"I’m in the process of divesting. I took the pledge," Ruffalo told me, "between 3-5 years, to completely divest in any fossil fuels or anything climate change related and put it into renewable or clean tech." Ruffalo had just been a guest on Al Gore’s fourth annual 24 Hours of Climate Reality program, and he was enthused.
I really enjoyed speaking to Motherboard about 24 Hours of Climate Reality, divesting from fossil fuels and why I’m so passionate about fighting climate change. If you’re interested, you can read the whole interview HERE.
Will the Climate Change March Make a Difference to the Elites Who Run the World?
On Sunday, more than 300,000 people came out for the People’s Climate March in Manhattan. Easily the largest environmental rally in history, the spectacle was a diverse and frenetic show of force, and in that sense was a spectacular success. The lingering question that was hanging over the proceedings still remains, however: Is all of that sound and fury going to make a difference to the global elites meeting across town at the United Nations for the latest Very Important Climate Change Summit on Tuesday?
Led by a procession of indigenous peoples, activists got things started just before 11:30 AM. In addition to your typical flower-adorned hippie types, there were black and Hispanic kids from around the country. The summer of police brutality punctuated by the death of Eric Garner in New York and Michael Brown in Missouri was never far from the surface, their names intermittently chanted by the legions of protesters.
The event was essentially a giant party. Elaborate floats coasted slowly down the street surrounded by activists with signs demanding action and marching bands. Inside the crowd was a smattering of radicals convinced that the environmental movement’s leaders are kidding themselves if they think carbon emissions can be reduced—and global warming’s worst effects averted—without dramatically reshaping the global economy.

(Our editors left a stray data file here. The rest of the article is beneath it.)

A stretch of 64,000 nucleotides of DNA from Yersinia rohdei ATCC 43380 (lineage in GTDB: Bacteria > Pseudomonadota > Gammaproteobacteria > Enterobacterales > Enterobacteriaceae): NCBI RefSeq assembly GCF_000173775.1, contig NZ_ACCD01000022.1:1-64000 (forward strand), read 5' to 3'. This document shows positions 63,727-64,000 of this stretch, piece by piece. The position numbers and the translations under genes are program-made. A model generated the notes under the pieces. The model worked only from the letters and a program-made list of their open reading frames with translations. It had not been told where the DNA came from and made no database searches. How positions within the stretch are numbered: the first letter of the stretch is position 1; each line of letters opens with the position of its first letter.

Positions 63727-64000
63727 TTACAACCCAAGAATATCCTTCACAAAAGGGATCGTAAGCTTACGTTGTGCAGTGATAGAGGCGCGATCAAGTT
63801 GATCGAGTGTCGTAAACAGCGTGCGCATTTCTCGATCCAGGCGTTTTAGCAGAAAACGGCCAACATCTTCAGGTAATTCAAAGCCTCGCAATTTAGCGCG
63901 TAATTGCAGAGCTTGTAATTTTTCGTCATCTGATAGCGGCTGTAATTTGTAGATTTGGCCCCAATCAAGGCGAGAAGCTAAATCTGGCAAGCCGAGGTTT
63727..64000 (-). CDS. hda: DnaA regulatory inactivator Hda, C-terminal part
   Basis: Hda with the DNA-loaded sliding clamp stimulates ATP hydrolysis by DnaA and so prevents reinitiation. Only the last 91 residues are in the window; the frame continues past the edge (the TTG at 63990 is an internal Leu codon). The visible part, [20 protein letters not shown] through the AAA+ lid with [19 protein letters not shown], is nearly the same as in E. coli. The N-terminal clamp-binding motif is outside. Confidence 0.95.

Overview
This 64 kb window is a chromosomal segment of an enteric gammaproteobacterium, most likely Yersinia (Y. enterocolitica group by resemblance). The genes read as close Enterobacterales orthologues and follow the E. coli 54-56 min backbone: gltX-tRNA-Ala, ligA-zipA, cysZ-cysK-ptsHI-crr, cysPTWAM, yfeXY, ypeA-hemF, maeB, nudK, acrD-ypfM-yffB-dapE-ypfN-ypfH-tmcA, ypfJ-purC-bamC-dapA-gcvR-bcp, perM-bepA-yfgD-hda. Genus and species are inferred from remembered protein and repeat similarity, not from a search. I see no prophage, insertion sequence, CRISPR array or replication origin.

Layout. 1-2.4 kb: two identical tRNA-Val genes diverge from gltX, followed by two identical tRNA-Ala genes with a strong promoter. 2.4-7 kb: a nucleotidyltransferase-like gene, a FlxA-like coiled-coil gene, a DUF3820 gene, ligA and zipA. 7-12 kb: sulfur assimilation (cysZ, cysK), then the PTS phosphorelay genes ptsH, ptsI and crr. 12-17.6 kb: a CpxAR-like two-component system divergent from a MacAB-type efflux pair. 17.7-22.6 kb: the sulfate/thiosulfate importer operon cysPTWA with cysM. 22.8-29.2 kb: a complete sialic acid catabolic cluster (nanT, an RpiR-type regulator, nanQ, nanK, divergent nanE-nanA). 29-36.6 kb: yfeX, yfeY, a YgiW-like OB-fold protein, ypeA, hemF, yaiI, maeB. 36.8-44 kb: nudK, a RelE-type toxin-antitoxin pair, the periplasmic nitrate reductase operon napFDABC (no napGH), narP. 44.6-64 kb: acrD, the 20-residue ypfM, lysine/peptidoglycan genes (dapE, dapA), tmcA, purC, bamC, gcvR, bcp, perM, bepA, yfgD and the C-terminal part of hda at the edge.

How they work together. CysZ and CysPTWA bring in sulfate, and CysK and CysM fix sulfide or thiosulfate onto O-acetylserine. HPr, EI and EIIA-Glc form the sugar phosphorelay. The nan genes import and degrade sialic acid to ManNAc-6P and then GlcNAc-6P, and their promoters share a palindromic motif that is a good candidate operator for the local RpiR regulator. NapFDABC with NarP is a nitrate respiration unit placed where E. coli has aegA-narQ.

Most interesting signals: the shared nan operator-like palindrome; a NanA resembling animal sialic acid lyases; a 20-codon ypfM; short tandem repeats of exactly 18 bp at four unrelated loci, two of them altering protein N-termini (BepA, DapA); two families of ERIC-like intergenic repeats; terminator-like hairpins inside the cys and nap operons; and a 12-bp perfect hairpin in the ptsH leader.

The world is being called to action on climate change, and Forbes is denying that it is even happening.
We’re All Going to Be Killed by Giant Hornets
I don’t want to scare you or anything, but I know how you’re going to die. You’re going to be stung to death by giant hornets. We all are, and it’s going to be excruciating. In a plot twist straight from a SyFy Channel mockbuster, we all laughed at Mother Nature for too long, and now she’s coming after us in the form of huge, horrifying, toxic insects. I know, because I read a lot of internet news.
A Chinese woman named Mu Conghui told Xinhua News Agency:
"The hornets were horrifying.They hit right at my head and covered my legs. All of a sudden I was stung and I couldn’t move. Even now, my legs are covered with sting holes."
Al Gore Explains Why Civilization Might Not Survive the Next 100 Years
Al Gore is worried about the future. We’ve reached a point, he says, where the very survival of our civilization is at risk. But he’s optimistic that we can turn things around, too. Motherboard sat down with the United States’ most famous—and surely busiest—former vice president at this year’s Social Good Summit, where we talked about two possible futures Gore sees confronting humanity.